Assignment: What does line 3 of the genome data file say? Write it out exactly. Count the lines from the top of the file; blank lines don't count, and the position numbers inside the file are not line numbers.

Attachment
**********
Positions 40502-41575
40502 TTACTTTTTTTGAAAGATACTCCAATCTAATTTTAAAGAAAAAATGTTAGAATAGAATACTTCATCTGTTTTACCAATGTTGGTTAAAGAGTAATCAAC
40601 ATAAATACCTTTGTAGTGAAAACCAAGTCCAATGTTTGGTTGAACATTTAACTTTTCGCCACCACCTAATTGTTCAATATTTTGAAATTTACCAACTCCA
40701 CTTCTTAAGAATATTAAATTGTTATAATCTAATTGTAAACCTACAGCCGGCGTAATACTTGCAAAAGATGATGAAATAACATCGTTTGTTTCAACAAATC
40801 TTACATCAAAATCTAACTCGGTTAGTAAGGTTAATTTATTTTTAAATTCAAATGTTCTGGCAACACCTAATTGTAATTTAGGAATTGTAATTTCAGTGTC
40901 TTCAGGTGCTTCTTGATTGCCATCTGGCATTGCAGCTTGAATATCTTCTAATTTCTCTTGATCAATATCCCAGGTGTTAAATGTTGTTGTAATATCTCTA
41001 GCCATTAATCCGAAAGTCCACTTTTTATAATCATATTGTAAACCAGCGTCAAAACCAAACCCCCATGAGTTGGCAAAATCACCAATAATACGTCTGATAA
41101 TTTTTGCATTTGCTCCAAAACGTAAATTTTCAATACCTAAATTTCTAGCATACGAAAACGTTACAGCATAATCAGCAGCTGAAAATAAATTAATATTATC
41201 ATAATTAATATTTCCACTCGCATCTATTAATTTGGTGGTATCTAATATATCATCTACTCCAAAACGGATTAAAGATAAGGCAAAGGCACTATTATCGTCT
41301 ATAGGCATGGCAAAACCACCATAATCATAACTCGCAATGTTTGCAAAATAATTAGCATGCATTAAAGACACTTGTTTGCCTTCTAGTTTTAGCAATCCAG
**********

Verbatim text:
40601 ATAAATACCTTTGTAGTGAAAACCAAGTCCAATGTTTGGTTGAACATTTAACTTTTCGCCACCACCTAATTGTTCAATATTTTGAAATTTACCAACTCCA